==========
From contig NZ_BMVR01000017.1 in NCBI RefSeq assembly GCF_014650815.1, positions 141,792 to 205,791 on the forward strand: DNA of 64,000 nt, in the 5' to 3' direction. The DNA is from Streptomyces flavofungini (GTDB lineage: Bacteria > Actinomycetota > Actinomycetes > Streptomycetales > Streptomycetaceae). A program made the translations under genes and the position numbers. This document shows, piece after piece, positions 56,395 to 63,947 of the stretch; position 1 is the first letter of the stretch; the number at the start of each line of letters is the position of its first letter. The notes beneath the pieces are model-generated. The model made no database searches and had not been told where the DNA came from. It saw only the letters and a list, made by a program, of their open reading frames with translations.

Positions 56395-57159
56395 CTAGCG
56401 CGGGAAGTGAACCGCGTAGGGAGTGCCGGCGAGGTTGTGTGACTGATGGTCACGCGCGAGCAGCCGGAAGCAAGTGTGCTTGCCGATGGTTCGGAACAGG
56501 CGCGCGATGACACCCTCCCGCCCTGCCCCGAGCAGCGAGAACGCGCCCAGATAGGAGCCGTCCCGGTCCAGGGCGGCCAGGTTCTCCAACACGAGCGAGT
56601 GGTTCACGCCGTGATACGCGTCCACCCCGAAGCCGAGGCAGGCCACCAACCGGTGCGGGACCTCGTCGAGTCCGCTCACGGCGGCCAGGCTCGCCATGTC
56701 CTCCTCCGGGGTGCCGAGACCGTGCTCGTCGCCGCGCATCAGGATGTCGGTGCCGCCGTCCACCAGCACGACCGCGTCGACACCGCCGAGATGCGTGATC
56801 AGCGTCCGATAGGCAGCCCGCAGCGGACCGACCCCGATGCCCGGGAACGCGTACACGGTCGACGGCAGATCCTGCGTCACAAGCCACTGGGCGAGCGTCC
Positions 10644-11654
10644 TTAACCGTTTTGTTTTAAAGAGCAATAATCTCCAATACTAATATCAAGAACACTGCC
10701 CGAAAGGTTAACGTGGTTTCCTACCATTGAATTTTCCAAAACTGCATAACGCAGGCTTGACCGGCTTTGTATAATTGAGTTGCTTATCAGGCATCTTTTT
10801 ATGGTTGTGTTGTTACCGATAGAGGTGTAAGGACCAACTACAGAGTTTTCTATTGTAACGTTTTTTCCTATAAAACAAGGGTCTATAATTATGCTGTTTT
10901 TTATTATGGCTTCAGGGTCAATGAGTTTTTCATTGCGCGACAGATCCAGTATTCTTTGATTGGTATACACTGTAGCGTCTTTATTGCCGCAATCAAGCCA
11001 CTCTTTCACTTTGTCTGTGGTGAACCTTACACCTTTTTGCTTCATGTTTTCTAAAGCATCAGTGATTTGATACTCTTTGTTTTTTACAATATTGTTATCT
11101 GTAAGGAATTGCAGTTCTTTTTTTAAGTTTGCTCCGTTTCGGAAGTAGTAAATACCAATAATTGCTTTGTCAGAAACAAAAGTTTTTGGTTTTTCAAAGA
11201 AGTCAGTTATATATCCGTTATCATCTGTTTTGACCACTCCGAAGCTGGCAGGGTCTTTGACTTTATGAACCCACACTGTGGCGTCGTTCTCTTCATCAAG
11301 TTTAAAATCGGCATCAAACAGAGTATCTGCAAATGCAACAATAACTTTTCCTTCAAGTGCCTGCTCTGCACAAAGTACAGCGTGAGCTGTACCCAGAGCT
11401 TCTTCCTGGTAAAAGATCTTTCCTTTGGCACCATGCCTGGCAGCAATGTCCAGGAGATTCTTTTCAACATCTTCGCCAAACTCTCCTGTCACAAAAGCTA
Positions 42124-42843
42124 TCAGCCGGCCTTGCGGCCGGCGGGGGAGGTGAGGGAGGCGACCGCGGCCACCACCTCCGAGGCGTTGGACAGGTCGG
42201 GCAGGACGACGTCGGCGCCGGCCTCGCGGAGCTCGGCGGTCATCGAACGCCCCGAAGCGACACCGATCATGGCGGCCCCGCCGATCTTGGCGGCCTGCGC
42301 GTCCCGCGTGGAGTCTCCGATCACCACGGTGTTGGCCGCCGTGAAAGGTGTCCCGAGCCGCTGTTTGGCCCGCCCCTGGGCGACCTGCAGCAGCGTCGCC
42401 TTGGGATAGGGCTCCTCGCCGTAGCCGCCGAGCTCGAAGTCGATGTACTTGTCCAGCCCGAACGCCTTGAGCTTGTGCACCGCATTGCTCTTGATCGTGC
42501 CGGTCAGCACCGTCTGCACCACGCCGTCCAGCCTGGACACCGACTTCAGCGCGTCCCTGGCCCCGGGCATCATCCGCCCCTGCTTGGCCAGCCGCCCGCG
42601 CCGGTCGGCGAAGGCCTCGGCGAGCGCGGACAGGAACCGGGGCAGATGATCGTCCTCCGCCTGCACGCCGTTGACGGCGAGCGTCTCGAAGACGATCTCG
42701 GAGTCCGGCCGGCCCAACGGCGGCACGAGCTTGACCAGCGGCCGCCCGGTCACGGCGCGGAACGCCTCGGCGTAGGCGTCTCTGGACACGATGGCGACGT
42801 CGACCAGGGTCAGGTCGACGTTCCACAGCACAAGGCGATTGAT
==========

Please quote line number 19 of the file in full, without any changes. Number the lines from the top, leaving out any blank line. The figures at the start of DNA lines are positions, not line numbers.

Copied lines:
Positions 42124-42843